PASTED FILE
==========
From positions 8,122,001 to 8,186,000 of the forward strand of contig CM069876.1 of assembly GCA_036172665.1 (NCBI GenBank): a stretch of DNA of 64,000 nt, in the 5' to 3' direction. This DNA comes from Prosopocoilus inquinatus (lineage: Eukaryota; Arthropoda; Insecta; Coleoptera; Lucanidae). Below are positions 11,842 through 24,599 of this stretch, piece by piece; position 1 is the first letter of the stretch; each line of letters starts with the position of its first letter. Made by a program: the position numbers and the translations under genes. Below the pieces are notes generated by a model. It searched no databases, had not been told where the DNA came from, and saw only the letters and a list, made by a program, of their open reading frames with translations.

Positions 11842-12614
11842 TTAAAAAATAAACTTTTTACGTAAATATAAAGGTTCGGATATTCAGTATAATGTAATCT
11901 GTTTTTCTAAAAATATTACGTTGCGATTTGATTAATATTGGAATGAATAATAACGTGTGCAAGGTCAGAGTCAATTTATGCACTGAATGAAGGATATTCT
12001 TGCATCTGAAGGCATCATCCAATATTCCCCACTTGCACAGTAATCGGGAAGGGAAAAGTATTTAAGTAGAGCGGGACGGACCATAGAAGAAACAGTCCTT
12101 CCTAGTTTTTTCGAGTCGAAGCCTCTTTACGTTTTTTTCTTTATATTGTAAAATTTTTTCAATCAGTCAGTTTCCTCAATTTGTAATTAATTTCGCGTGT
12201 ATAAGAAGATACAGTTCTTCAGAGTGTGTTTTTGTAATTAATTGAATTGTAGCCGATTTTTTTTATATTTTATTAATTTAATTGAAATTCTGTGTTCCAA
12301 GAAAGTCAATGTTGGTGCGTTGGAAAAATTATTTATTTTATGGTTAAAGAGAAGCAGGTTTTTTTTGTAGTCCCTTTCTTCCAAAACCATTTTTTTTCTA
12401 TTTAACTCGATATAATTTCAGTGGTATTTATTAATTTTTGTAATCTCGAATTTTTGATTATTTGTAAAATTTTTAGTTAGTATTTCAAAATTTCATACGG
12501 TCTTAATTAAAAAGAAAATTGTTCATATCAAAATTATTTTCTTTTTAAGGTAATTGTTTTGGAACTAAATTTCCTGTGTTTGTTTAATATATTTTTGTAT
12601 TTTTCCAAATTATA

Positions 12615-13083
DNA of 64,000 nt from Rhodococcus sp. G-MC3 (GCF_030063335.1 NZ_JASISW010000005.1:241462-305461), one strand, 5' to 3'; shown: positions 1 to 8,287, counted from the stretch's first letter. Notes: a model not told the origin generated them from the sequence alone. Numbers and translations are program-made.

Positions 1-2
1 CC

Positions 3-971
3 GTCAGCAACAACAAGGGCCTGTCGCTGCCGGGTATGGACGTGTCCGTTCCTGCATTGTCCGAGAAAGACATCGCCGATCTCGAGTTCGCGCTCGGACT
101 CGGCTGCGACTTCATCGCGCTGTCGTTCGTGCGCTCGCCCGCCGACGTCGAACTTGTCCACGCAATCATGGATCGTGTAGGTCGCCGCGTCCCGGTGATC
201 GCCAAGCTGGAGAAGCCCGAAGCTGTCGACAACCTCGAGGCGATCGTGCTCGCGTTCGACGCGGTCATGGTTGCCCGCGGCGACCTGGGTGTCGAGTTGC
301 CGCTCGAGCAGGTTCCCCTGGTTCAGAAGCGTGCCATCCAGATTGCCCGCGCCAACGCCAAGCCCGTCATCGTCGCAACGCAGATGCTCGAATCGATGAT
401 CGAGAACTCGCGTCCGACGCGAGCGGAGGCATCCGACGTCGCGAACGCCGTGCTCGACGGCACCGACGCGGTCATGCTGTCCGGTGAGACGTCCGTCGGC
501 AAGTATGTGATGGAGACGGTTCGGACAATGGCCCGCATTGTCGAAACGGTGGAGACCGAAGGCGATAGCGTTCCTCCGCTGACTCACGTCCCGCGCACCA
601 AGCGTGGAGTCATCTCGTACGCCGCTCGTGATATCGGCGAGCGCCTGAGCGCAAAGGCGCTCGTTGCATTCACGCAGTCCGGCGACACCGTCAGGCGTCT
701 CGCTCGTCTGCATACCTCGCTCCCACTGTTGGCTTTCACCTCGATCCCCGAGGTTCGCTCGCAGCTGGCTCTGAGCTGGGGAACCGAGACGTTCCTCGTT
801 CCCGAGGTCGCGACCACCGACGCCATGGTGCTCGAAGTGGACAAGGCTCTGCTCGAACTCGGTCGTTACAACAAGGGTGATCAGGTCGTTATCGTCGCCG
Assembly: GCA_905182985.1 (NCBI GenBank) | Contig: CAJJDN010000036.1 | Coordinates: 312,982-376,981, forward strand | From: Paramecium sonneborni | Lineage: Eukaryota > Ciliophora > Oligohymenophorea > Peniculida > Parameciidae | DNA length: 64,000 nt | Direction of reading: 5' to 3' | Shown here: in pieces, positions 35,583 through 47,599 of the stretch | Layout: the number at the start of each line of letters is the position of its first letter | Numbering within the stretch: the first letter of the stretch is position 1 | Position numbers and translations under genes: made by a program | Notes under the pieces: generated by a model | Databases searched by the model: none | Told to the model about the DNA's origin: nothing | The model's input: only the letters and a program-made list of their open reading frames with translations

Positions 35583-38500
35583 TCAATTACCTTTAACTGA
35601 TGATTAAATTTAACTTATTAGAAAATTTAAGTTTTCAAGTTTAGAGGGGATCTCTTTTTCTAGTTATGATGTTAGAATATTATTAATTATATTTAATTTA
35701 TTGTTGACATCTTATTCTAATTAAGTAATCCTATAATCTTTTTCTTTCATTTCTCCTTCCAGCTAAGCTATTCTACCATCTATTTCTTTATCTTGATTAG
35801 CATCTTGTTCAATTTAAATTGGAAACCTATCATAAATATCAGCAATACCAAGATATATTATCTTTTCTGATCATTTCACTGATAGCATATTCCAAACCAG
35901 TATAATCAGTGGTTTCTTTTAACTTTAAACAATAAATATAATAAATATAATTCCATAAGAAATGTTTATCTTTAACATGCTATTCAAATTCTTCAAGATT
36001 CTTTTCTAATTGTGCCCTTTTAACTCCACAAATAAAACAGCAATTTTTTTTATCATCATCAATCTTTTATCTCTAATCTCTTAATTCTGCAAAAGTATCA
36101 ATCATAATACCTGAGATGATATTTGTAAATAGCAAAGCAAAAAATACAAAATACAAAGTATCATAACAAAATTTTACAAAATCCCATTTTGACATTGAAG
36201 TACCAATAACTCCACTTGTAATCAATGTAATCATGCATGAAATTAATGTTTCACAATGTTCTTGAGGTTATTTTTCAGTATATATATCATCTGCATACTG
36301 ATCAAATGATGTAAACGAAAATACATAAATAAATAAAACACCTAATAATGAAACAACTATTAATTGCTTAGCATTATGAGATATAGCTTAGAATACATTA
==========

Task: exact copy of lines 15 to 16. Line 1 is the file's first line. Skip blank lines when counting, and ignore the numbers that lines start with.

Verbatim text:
1 CC

Positions 3-971